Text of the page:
Making money from content online

I found this session at the Monaco Media Forum yesterday fascinating. It features a debate between Mathias Dopfner, Chairman & CEO of Axel Springer and Arianna Huffington, Founder & Editor in Chief of the Huffington Post.

It starts off very amicably but soon gets to the heart of an old media / new media debate about how to make money from content online.

Is Herr. Dopfner a dinosaur? Is the Huffington Post model sustainable? I’d be interested to hear your views.





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7 responses to “Making money from content online

  1. Rory – I watched it and these are three eloquent speakers! Fascinating. Two other points, made by the panelists, struck me:

    1. It’s journalism that is broken, not the distribution channel. See Huffington Post for examples of how journalists constantly fall for fabrications from the military:

    2. No print journalist can properly report on anything that takes lots of words to analyse, e.g. a new bill etc.

  2. Rory Brown

    Thanks for starting the debate off Peter.

    I don’t really think it was an argument about print or online. Both of the speakers agreed that the future was digital.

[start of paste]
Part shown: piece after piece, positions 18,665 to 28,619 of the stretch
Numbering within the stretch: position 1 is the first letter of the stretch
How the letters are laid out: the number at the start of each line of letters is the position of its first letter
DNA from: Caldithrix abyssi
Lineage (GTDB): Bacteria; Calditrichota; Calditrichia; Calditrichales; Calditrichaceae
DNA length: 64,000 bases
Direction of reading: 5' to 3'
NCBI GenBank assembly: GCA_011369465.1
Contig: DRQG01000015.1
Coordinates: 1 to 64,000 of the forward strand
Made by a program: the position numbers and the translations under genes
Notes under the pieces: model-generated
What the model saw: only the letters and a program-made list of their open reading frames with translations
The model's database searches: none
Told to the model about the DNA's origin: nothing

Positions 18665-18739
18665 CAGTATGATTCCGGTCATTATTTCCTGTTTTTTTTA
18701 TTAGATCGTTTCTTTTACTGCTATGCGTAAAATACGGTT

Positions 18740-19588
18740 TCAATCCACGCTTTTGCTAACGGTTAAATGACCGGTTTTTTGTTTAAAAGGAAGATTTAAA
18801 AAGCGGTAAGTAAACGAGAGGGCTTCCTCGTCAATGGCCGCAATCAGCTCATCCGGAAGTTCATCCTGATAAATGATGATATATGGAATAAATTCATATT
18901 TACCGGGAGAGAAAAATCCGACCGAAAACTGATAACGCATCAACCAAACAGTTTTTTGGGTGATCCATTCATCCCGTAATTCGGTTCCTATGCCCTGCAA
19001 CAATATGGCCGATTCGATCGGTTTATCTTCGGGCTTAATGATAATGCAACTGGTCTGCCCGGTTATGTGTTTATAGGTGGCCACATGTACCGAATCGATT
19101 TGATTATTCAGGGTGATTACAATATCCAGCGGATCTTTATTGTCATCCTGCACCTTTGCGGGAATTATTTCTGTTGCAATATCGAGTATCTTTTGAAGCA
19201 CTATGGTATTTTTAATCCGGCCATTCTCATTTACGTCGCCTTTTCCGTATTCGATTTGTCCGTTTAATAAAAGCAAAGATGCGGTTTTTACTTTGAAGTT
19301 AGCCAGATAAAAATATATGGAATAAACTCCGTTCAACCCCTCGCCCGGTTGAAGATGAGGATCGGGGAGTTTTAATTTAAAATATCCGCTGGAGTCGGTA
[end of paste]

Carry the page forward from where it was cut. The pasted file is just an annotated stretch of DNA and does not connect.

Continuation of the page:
The debate as I read it was about whether you could charge for anything other than “specialised adult content” or high end financial information.

    You clearly can now – Mathais’ example of the new launch in Poland making more profit than HuffPost was great – but what about the future?

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  4. Absolutely. It’s about money. Huffington is a persuasive woman and has backers to fund her losses.

    As far as general publishing is concerned, there are lots of successful websites charging for things other than porn and financial, but they don’t publish detailed financial figures. As in all direct marketing, discretion (secrecy) rules.